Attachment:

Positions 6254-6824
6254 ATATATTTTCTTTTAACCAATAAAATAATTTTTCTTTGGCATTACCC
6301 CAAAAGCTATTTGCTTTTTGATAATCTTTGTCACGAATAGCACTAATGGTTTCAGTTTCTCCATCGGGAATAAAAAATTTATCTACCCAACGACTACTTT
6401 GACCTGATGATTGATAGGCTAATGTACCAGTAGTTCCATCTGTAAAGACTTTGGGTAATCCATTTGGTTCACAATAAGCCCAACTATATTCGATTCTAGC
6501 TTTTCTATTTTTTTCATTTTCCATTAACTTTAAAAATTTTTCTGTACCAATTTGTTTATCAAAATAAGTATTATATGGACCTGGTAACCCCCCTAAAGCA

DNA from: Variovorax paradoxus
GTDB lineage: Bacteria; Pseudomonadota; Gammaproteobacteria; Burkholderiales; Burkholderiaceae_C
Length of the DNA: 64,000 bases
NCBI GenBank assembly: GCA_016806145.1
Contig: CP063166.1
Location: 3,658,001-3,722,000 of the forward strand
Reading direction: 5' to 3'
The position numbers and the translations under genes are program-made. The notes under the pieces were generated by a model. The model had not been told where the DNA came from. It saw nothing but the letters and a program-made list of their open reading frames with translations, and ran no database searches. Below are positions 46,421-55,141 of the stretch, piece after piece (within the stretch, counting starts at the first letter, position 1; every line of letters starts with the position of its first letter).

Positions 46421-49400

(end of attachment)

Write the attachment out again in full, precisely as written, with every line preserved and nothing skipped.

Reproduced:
Positions 6254-6824
6254 ATATATTTTCTTTTAACCAATAAAATAATTTTTCTTTGGCATTACCC
6301 CAAAAGCTATTTGCTTTTTGATAATCTTTGTCACGAATAGCACTAATGGTTTCAGTTTCTCCATCGGGAATAAAAAATTTATCTACCCAACGACTACTTT
6401 GACCTGATGATTGATAGGCTAATGTACCAGTAGTTCCATCTGTAAAGACTTTGGGTAATCCATTTGGTTCACAATAAGCCCAACTATATTCGATTCTAGC
6501 TTTTCTATTTTTTTCATTTTCCATTAACTTTAAAAATTTTTCTGTACCAATTTGTTTATCAAAATAAGTATTATATGGACCTGGTAACCCCCCTAAAGCA

DNA from: Variovorax paradoxus
GTDB lineage: Bacteria; Pseudomonadota; Gammaproteobacteria; Burkholderiales; Burkholderiaceae_C
Length of the DNA: 64,000 bases
NCBI GenBank assembly: GCA_016806145.1
Contig: CP063166.1
Location: 3,658,001-3,722,000 of the forward strand
Reading direction: 5' to 3'
The position numbers and the translations under genes are program-made. The notes under the pieces were generated by a model. The model had not been told where the DNA came from. It saw nothing but the letters and a program-made list of their open reading frames with translations, and ran no database searches. Below are positions 46,421-55,141 of the stretch, piece after piece (within the stretch, counting starts at the first letter, position 1; every line of letters starts with the position of its first letter).

Positions 46421-49400